Friday, 02 March 2012
Implementing SAP is probably the single biggest IT/Business project undertaken by any organisation, and for members of SAP project teams over the years, this will probably be the most stressful (and hopefully rewarding) experience of their lives. While this blog is by no means intended to scare off potential new SAP customers, a variety of project implementation methodologies have been tried and tested over the last 20 years (some quite successfully) and this is an attempt to illustrate what works well in today’s world.
Sunday, 01 January 2012
In today's environment every organization wants their IT project to deliver a solution which can cater to today's complex business needs with an adaptability to meet tomorrow's challenging and changing requirement with ease. This is where the ERP packages have taken the market, by providing all different functionality under the same roof. This in turn reduces the project implementation time by reducing integration points; it also enables easier support in the long run by reducing cost of managing different vendors for different applications.
Although this concept of the one-stop shop is applicable for most areas in an ERP environment, in certain areas like CTI, Resource Scheduling, Reporting etc., organizations still evaluate from the multiple options available to them. One reason for this is that the ERP application may not offer the "Best-in-Breed"capabilities in these specialist areas.
Sunday, 01 January 2012
If you look back in the history of software, it has always been based on abstraction of the real world. The real world, however, is a place of continuous change. Most business applications have been written to support business processes that are fairly stable, hence providing the repeatability that is needed to perform tasks efficiently. Certain industries like Insurance and Banking are faced with business rules that need constant changes. This is because of a variety of factors like the nature of the business, compliance to local and global policies, government regulations etc.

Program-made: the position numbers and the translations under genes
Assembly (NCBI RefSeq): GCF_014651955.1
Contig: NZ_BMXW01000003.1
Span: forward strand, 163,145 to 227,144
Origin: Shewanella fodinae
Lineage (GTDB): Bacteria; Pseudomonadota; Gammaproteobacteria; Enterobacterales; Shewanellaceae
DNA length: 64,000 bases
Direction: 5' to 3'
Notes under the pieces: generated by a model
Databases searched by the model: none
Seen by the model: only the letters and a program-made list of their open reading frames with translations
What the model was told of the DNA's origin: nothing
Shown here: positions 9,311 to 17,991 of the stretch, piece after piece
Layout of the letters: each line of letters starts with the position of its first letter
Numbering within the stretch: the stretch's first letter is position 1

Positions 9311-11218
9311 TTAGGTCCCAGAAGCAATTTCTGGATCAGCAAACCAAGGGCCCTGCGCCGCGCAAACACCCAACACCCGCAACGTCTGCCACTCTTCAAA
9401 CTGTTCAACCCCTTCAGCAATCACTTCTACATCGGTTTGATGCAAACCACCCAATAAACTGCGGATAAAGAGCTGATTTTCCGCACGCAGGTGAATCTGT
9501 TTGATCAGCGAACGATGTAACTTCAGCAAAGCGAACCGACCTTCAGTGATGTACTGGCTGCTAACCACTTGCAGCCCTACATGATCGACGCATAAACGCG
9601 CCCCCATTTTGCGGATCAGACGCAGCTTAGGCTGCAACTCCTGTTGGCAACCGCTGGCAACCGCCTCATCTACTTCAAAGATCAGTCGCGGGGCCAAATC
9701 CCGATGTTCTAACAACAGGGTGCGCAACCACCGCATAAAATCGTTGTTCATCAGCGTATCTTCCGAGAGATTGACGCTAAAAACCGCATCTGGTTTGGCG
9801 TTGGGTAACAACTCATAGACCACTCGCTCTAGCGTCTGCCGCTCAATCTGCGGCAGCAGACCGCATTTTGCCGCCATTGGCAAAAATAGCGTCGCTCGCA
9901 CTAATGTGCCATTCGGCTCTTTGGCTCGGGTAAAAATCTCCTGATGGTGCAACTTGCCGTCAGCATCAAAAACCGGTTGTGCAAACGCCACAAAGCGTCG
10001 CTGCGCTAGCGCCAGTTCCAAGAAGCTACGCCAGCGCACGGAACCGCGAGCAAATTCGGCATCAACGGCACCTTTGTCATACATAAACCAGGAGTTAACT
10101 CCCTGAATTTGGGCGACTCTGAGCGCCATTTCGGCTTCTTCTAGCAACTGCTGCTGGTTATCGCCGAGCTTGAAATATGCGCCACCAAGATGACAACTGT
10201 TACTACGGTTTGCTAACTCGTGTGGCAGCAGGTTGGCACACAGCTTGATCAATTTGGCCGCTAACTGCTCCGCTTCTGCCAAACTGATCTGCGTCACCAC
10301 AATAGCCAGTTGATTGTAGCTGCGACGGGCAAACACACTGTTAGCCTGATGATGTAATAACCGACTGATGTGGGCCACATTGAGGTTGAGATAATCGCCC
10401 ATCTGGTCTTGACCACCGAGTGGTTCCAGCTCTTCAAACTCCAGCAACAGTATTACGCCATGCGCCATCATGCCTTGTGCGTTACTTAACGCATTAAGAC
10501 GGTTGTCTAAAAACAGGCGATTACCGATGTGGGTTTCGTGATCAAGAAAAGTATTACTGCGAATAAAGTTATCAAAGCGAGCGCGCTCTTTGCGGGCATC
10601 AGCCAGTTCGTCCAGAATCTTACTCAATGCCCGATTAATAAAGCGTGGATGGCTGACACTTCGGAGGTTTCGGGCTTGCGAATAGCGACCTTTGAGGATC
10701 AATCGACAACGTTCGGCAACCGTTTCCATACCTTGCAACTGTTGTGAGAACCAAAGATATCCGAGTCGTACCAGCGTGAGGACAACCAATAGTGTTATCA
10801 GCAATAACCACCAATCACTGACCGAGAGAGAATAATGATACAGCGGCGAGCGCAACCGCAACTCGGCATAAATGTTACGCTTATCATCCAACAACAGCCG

Imagine a piece of code which represents business rules. As part of the evolution of software engineering, modularization techniques were introduced to make this piece of code re-usable,and easier to maintain.In the SAP ABAP world, a familiar technique was the use of function modules - certain input parameters were passed to the function module and certain output values were determined – much like the use of simple real life tools like the calculator. Business rules could be coded within this function module and could be called from other programs.